The Top Marketing Trends: Automation and AI Are the “New Normal”

Marketing has always been a fast-paced industry, with the pace quickened constantly by readily available and rapidly developing technology. But the COVID-19 pandemic and its worldwide impact was, arguably, the most disruptive force that marketers have seen in a long time.

As we move beyond the pandemic, we can expect to see a continuation of some of the trends that were taking shape before COVID-19 and many more that have been fueled by COVID-19.

There is some interesting consistency in what marketing experts are seeing in the trends and technologies likely to impact their lines of business in 2020 and 2021. Topping the list are the increasing use of chatbots, a focus on voice search engine optimization (VSEO) and technologies augmented with artificial intelligence (AI). A couple of runners-up include the continued popularity of podcasts and video.

Increasing Use of Chatbots

“Conversational technologies, including business messengers and chatbots, are one of the most important technologies businesses can use during COVID-19 and beyond when it comes to supporting customers and sales and marketing efforts,” says Shane Murphy-Reuter, senior vice president of marketing at Intercom, a conversational relationship platform provider.

These tools increase the efficiency of support, sales, and marketing teams and enable businesses to connect with customers and prospects online at scale, he says. “The trend of conversational technologies will allow businesses to continue to drive sales, meet marketing goals, and deliver great customer support, all with the scale and efficiency needed in a time of economic uncertainty.”

COVID-19 has propelled businesses of all kinds to shift their operations to more of an online focus almost overnight. The need to maintain customer relationships and scale operations is critical right now and likely to remain so for some time. “Specifically for marketers, business messengers delivering personal, contextual, and real-time communication to website visitors or customers and are a key component to every marketing strategy, from website optimization to [account-based marketing],” Murphy-Reuter says.

Chatbots, of course, existed long before the pandemic began. Facebook introduced its Messenger bot platform in 2016. But after a sharp initial uptick in adoption, they’ve somewhat languished, according to research from CB Insights. They’re making a comeback now, though, as businesses frantically try to find cost-effective ways of engaging with customers and consumers with remote staff and limited operations. In addition to the COVID-19 impact, lessons learned and improving technologies are likely to drive an upsurge in both marketers’ interest and consumer use.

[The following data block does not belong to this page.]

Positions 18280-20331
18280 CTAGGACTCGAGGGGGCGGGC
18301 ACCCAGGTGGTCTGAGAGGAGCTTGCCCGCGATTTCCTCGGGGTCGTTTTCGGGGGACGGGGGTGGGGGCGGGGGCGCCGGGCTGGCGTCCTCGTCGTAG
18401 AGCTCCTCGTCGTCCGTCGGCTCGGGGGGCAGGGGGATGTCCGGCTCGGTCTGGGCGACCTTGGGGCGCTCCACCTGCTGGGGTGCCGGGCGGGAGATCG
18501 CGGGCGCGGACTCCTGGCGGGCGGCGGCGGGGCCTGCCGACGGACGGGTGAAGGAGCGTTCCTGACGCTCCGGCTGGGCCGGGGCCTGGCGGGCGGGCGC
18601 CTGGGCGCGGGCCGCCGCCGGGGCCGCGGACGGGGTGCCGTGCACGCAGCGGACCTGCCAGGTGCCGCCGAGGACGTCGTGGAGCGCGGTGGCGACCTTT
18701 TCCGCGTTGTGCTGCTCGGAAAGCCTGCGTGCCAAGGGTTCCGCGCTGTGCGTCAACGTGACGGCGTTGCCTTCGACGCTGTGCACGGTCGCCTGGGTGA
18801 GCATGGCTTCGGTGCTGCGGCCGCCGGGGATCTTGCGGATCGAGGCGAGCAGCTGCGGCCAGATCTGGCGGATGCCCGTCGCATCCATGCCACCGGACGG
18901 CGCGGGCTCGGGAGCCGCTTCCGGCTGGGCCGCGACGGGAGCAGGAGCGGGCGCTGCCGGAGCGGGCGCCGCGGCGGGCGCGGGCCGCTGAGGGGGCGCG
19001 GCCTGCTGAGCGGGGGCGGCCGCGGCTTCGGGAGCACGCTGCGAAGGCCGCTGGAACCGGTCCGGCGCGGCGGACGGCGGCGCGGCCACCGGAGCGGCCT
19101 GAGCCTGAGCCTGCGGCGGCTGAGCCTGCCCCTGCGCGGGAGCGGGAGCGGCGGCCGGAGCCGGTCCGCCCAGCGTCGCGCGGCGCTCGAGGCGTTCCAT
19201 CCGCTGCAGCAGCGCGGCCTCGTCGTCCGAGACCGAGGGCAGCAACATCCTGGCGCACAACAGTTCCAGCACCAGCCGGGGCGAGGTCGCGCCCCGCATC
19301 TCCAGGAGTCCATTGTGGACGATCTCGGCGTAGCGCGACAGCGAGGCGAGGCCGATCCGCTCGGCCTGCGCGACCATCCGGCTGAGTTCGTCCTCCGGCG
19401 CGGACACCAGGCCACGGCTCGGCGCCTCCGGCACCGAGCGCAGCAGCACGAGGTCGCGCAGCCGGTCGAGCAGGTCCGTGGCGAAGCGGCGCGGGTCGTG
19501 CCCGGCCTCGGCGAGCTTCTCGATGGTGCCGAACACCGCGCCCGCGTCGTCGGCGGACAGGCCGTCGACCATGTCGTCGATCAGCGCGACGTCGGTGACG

Focus on Voice Search Engine Optimization

Another tech-driven engagement trend over the past few years, voice search engine optimization (VSEO), also is predicted to increase, driven by consumers’ use of voice search via their smartphones and devices like Amazon’s Echo and Google Home.

“The biggest trend in marketing in 2020 and beyond is definitely voice search,” says Dennis Vu, CEO and co-founder of Ringblaze, a business phone system for sales and support collaboration. “With so many people using their phones for voice searches, long-tail keywords are gaining in popularity. Businesses that optimize their content for terms used in voice search will have an upper hand in the months and years to come,” Vu says.

This is particularly important, he says, because consumers tend to use voice search to find immediate solutions to their needs—like a local shop or business. “COVID-19 has only confirmed this belief because, at the moment, it seems like e-commerce stores are one of the few industries thriving in this new business environment.”

Phil Strazzulla, CEO and founder of Select Software Reviews, agrees. “Some forward-thinking retailers have started to create fully voice-enabled marketplaces online that let customers not only search their entire catalog but place orders with voice commands as well,” he says.

As the amount of data associated with voice search grows, he predicts, “we’re also going to continue to see a high level of personalization happening in voice search.”

Growing Use of Artificial Intelligence  

Massive data will also fuel another predicted trend—growth in reliance on AI.

AI, the ability for technology to actually learn and improve or “become smarter” through machine learning, has been predicted to fuel various industries for some time now, but its promise has yet to be fully realized. In the marketing arena, experts are still predicting its increased use and potential benefit.